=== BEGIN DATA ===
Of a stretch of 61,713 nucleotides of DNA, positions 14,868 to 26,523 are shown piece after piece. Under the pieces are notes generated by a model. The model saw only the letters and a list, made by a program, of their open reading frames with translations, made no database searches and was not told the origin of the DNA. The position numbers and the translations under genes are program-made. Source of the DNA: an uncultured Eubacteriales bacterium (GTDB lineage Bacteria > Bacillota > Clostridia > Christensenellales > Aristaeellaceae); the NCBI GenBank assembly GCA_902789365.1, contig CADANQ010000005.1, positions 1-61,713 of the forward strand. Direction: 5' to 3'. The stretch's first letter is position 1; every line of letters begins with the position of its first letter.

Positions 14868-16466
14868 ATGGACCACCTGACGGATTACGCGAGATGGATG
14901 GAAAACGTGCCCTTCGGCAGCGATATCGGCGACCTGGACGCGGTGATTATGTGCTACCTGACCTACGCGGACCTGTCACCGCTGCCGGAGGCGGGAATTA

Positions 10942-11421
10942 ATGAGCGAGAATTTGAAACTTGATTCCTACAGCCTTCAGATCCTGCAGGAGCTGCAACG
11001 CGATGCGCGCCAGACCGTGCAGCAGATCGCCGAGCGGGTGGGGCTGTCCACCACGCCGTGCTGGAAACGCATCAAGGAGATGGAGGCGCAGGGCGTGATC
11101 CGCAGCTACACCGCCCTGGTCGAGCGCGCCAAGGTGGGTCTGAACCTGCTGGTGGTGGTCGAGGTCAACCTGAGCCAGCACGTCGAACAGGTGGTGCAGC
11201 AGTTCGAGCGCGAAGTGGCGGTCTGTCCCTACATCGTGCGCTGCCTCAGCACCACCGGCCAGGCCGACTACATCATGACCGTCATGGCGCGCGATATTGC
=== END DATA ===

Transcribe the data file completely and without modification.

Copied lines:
Of a stretch of 61,713 nucleotides of DNA, positions 14,868 to 26,523 are shown piece after piece. Under the pieces are notes generated by a model. The model saw only the letters and a list, made by a program, of their open reading frames with translations, made no database searches and was not told the origin of the DNA. The position numbers and the translations under genes are program-made. Source of the DNA: an uncultured Eubacteriales bacterium (GTDB lineage Bacteria > Bacillota > Clostridia > Christensenellales > Aristaeellaceae); the NCBI GenBank assembly GCA_902789365.1, contig CADANQ010000005.1, positions 1-61,713 of the forward strand. Direction: 5' to 3'. The stretch's first letter is position 1; every line of letters begins with the position of its first letter.

Positions 14868-16466
14868 ATGGACCACCTGACGGATTACGCGAGATGGATG
14901 GAAAACGTGCCCTTCGGCAGCGATATCGGCGACCTGGACGCGGTGATTATGTGCTACCTGACCTACGCGGACCTGTCACCGCTGCCGGAGGCGGGAATTA

Positions 10942-11421
10942 ATGAGCGAGAATTTGAAACTTGATTCCTACAGCCTTCAGATCCTGCAGGAGCTGCAACG
11001 CGATGCGCGCCAGACCGTGCAGCAGATCGCCGAGCGGGTGGGGCTGTCCACCACGCCGTGCTGGAAACGCATCAAGGAGATGGAGGCGCAGGGCGTGATC
11101 CGCAGCTACACCGCCCTGGTCGAGCGCGCCAAGGTGGGTCTGAACCTGCTGGTGGTGGTCGAGGTCAACCTGAGCCAGCACGTCGAACAGGTGGTGCAGC
11201 AGTTCGAGCGCGAAGTGGCGGTCTGTCCCTACATCGTGCGCTGCCTCAGCACCACCGGCCAGGCCGACTACATCATGACCGTCATGGCGCGCGATATTGC